What supposedly thorny journalistic questions could be simply settled by honest, unbiased inquiry? Noam Chomsky asked that very question in 2002, in his speech "The Journalist from Mars," included in the second edition of Media Control: The Spectacular Achievments of Propaganda. Let's say an idealistic journalist came down from Mars, with none of the prejudices used by intellectual elites to buttress up power. What would that Martian make of global affairs and the way they're reported? How would our Martian friend report on terrorist acts in Nicaragua, Lebanon, the U.S., and elsewhere? Chomsky does his best Martian impression and informs us below.
"They are making bourgeois garbage and I have been making revolutionary garbage." Thus quoth Jean-Luc Godard, about his former friends, the "bourgeois" filmmakers Truffaut or Coutard, in this 1970 interview with the Evergreen Review's Kent Carroll. It's a fascinating text, in which Godard, along with Jean-Pierre Gorin, his partner in the class-consciouss Dziga-Vertov Group, discuss American students, revolutionary struggle, and "what the Chinese call a bullet wrapped in sugar." We hope you enjoy!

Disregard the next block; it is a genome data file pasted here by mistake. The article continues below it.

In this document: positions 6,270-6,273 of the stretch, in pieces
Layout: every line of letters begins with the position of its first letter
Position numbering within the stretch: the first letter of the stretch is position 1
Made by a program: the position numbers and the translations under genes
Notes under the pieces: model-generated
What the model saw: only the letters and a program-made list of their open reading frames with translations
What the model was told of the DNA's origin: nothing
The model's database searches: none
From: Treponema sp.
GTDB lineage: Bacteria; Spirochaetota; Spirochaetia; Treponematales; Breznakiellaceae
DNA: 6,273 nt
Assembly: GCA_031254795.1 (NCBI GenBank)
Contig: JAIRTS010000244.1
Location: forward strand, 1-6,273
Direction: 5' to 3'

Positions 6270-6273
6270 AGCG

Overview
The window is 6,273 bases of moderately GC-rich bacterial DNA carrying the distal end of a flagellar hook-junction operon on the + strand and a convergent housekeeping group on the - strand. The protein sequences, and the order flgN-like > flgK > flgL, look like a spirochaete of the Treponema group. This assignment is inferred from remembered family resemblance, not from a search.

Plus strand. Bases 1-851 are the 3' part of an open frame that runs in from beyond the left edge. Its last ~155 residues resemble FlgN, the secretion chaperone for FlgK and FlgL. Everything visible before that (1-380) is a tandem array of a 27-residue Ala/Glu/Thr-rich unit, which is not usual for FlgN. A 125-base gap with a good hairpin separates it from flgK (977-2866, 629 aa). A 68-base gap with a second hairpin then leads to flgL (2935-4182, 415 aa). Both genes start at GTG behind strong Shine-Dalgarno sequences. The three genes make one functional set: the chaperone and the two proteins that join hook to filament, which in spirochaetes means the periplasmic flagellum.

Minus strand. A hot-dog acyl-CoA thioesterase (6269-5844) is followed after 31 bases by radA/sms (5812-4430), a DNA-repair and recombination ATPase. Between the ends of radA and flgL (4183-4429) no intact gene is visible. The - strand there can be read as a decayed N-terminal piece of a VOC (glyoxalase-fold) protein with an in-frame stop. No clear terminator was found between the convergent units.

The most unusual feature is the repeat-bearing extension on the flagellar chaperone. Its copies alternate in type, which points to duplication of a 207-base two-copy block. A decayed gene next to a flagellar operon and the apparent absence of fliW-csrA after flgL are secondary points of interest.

In a sense we need to take the wind out of the sails of fake news and rhetorical hyperbole by charting a practical course toward social democratic/democratic socialist policies on health, education, immigration, environment, economy, labor, social justice and foreign policy.
The following excerpt, from Walter Mosley's Workin' on the Chain Gang is featured in Voices of a People's History of the United States, edited by Howard Zinn and Anthony Arnove. The electronic version of Voices is free for download through April 19. In addition, all print titles from Howard Zinn are 35% off through April 19.